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Wipf & Stock New Testament Theology Collection (6 vols.)
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Gathering Interest


This important collection brings together a blend of respected classic New Testament research with brand new examinations of important New Testament topics. Discover how the story of the Old Testament is fulfilled in the Gospel of Matthew with Martin Spadaro and gain new insight into Jesus' parables in the Gospel of Luke. Each volume is presents insightful and thoughtful biblical scholarship and will advance your understanding of the history, theology, and context of the Biblical text.

In the Logos edition, this volume is enhanced by a world-class set of research and study tools. Important terms link to dictionaries, encyclopedias, and a wealth of other resources in your digital library. Perform powerful searches to find exactly what you’re looking for. Take the discussion with you using tablet and mobile apps. With Logos Bible Software, the most efficient and comprehensive research tools are in one place, so you get the most out of your study.

Key Features

  • Includes six scholarly examinations of important theological issues in the New Testament
  • Highlights some of the best of contemporary and classic New Testament scholarship
  • Each volume provides a detail bibliography for further study

Product Details

  • Title: Wipf & Stock New Testament Theology Collection
  • Publisher: Wipf & Stock
  • Volumes: 6
  • Pages: 1,290
  • Resource Type: Monographs
  • Topic: Biblical Studies

Individual Titles

Church Order in the New Testament

  • Author: Eduard Schweizer
  • Publisher: Wipf & Stock
  • Publication Date: 2006
  • Pages: 240

Sample Pages: 1 | 2 | 3 | 4 | 5 | 6 | 7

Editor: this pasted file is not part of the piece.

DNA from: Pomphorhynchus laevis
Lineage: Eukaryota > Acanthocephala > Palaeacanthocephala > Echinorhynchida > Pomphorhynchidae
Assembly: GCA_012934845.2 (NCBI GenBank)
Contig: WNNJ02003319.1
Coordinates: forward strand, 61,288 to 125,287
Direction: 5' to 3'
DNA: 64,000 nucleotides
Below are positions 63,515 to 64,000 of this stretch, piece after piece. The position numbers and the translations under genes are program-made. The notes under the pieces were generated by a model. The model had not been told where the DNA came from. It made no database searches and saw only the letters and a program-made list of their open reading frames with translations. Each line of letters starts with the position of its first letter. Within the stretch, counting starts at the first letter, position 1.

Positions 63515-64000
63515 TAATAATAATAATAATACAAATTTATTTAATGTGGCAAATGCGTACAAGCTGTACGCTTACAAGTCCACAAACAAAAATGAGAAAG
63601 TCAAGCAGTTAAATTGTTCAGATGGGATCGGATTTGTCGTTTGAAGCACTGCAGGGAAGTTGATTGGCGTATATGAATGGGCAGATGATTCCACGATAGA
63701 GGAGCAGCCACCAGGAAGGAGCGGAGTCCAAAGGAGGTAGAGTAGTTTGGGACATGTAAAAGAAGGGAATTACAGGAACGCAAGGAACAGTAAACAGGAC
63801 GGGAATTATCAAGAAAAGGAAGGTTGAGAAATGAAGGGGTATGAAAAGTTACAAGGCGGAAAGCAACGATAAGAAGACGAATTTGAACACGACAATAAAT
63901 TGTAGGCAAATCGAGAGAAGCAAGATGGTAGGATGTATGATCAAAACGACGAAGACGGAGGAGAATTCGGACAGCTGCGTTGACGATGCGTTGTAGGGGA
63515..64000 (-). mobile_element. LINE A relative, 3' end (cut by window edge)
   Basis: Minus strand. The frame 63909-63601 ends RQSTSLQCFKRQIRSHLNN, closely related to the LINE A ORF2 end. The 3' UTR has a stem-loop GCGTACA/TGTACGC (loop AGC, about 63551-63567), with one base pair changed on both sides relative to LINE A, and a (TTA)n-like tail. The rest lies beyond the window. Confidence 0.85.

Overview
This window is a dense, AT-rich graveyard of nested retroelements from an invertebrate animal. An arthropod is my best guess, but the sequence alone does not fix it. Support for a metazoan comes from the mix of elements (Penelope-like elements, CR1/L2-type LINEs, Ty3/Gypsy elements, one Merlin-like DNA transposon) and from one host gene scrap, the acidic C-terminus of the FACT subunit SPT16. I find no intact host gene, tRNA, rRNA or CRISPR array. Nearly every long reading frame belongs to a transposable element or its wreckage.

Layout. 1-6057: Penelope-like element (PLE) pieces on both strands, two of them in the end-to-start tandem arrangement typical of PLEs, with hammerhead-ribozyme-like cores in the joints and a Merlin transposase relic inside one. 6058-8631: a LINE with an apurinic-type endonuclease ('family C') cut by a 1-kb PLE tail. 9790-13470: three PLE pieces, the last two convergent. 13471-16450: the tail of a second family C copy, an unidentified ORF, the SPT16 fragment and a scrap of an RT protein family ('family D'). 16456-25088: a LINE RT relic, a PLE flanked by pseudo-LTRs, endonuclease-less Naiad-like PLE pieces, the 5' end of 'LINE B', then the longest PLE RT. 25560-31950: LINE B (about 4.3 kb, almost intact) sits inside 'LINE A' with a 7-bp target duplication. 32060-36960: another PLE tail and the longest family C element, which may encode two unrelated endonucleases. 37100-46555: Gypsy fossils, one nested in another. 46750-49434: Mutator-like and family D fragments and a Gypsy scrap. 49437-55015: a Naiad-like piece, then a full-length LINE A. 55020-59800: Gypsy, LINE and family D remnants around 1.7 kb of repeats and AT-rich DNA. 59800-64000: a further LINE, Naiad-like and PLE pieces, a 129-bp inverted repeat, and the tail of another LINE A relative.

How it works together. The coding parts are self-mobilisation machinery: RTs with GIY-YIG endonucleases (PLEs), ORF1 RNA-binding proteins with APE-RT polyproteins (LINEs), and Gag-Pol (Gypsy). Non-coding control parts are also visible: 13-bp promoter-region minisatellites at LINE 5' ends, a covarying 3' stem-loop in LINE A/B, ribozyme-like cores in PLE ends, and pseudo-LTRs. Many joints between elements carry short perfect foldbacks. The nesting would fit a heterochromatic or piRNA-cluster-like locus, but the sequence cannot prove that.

Schweizer listens carefully to the testimony of the various New Testament writers in order to understand the theological problem of how the New Testament church understood itself, and how it expressed that understanding in its order. The purely historical question about the form of the church at different times is seen by Schweizer as necessary, but need only be asked insofar as the actual shaping of the church is always evidence of the concept of its own nature to which it testifies. Thus, Schweizer arranges the New Testament writings primarily by the theological kinship of their idea of the church, providing a comprehensive examination of the church in the New Testament and Apostolic Fathers. He treats both the diversity of views and the unity found in these writings. He also discusses issues relating to church office, ministry, and ordination.

There is a welcome freshness about Professor Schweizer's approach and treatment which repeatedly prods the reader into thinking again and again about many features of church life and work today in the light of the basic and permanent principles which he unfolds

—F. F. Bruce in Modern Churchman

Eduard Schweizer (1913 - 2006) was a Swiss New Testament scholar who taught for many years at the University of Zurich. A number of his studies have been translated into English, including Jesus the Parable of God, The Lord's Supper, and A Theological Introduction to the New Testament.

Discipleship in the Ancient World and Matthew's Gospel, Second Edition

  • Author: Michael Wilkins
  • Edition: 2nd
  • Publisher: Wipf & Stock
  • Publication Date: 2015
  • Pages: 306

Sample Pages: 1 | 2 | 3 | 4 | 5 | 6 | 7